A new taskforce could help bring almost 200 derelict or vacant sites in Dundee back into use.
The Scottish Land Commission and Scottish Environment Protection Agency (Sepa) have joined forces to try to halve the amount of land on the disused property register by 2025.
This could see some of the city’s biggest eyesores – including several old school sites – restored or brought back into practical use.
And the boss of the Scottish Land Commission says Dundonians will be at the heart of any new developments.
The taskforce aims to “challenge and reshape” the approach to bringing vacant land back into use.
Scotland’s total disused property area, nearly twice the size of Dundee, has barely changed in the last 30 years.
There are currently 195 sites in Dundee containing derelict buildings or vacant land, including the Queen Victoria Works in the West End, the former Keiller Factory on Mains Loan and the gas works at East Dock Street.
Hamish Trench, chief executive of the Scottish Land Commission, said the “opportunities are endless” for vacant land in Dundee.
He said: “There is so much land in Scotland that we want to bring back into the use of the community.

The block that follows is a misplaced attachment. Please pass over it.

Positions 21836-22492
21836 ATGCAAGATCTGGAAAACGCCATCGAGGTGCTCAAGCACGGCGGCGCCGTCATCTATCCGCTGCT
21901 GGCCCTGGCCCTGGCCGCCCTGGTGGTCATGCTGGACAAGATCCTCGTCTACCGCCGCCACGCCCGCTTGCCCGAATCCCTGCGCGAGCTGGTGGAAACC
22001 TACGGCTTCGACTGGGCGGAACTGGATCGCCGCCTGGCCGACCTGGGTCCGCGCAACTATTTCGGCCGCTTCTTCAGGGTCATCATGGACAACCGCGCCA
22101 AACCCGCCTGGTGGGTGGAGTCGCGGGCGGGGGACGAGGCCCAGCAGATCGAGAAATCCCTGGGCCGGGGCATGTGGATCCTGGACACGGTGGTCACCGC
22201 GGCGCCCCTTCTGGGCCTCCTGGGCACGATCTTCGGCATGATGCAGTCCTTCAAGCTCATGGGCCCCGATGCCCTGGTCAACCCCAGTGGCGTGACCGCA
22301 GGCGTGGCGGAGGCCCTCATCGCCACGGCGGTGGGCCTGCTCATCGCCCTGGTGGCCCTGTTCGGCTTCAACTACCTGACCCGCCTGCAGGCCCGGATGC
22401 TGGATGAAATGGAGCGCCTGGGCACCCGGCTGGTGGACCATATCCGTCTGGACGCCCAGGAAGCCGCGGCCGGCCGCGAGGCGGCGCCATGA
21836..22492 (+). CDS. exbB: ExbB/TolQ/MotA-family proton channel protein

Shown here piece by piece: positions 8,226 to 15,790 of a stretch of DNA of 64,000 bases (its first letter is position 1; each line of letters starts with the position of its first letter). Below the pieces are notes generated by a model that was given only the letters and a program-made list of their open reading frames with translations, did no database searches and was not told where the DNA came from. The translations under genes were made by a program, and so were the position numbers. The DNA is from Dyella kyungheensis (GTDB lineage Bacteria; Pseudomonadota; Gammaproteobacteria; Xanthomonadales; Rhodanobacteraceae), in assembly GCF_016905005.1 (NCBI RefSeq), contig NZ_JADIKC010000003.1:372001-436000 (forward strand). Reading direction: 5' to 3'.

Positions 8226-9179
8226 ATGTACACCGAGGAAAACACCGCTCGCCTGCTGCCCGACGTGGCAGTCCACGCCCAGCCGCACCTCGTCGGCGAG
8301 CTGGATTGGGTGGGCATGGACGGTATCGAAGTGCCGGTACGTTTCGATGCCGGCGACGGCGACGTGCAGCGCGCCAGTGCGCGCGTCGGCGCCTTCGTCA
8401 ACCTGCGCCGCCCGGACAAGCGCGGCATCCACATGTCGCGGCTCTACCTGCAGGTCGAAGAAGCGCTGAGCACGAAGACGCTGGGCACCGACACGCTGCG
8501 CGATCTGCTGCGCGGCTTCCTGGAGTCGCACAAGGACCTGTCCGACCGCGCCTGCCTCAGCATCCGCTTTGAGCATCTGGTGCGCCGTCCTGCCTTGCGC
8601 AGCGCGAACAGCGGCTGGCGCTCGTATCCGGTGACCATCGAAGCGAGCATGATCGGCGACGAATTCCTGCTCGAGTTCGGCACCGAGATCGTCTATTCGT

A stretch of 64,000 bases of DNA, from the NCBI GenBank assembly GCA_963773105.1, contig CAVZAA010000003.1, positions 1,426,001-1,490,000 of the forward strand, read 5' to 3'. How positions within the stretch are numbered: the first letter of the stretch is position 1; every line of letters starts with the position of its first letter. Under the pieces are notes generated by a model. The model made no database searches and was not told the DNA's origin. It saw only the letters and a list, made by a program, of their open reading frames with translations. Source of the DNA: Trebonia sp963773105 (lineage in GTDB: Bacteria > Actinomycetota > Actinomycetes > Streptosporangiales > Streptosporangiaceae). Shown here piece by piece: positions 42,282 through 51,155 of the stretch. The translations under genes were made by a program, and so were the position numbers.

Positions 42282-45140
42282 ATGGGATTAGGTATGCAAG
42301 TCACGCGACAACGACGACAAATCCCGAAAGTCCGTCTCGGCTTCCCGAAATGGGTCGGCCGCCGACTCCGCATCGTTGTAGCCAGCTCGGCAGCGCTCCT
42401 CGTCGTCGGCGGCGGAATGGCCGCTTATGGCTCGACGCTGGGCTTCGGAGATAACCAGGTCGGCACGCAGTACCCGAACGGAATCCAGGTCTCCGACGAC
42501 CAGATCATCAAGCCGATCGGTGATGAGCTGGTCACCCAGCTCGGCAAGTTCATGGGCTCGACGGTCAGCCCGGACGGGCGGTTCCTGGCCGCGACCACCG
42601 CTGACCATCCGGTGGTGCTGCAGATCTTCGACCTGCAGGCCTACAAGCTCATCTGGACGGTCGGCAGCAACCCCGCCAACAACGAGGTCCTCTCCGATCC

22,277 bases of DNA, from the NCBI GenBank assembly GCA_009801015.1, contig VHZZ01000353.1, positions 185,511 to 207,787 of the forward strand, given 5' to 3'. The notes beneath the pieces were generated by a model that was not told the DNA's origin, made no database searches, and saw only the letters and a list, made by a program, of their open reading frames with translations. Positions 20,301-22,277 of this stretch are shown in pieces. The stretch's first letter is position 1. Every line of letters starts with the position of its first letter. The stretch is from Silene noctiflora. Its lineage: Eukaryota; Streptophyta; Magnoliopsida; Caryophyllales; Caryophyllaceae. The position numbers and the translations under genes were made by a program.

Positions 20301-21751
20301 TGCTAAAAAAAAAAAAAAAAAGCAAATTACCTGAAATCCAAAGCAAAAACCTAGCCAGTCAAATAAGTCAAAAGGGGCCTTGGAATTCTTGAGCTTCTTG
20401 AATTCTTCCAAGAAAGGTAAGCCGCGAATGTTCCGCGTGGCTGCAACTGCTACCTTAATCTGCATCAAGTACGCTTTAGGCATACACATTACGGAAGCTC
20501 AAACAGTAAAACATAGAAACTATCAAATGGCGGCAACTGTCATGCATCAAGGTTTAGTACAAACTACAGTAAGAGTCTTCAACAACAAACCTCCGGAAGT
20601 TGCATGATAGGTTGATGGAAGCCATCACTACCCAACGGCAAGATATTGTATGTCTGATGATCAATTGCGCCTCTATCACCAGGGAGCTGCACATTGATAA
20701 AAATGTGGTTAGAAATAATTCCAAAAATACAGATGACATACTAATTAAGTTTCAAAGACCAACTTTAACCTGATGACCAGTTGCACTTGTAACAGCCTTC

“That is the main point of it, we want to look at practical ways of re-introducing land.
“There isn’t really a single issue as such – sometimes there have been difficulties around the contamination of land or private ownership.
“There have been a lot of good examples of that and we want to look at the whole system and the problems that we are currently facing.”
Mr Trench added: “The opportunities are endless in terms of types of use.
“We’ve seen a lot of different types of housing, greenspace infrastructure, there’s a lot of good work going on.
“As the taskforce goes on this will very much revolve around people living in these places but what we want to do first is look at the whole system.
“There are lots of inspiring examples right across Scotland so we need to learn from what’s working to spread this around other parts of the country.”
Many of the derelict buildings in Dundee have been regular targets for vandalism or fireraising.
But while some sites blight the city, a number of new developments are ongoing including the six-figure project at King’s Cross Road and the creation of 163 homes at the former Derby Street multis.
Bill Newcombe, chairman of the City Centre and Harbour Community Council, said it was important to at least recognise that many sites around Dundee need redeveloping – and showing an interest could encourage future developments.
“I think it’s a very good idea – it’s the sort of approach that’s needed to these sorts of sites,” he said.
“If you’re going to bring sites back into use there are a lot of sites they can be looking at around Dundee, and it’s much better to consider existing brownfield sites before you start looking at greenfield sites.
“It helps the regeneration of the city – and once they start looking at some sites they can lobby to bring people in to talk about the rest.”
Lochee councillor Charlie Malone said it was his wish to see land handed back to the community after the success of projects in his ward.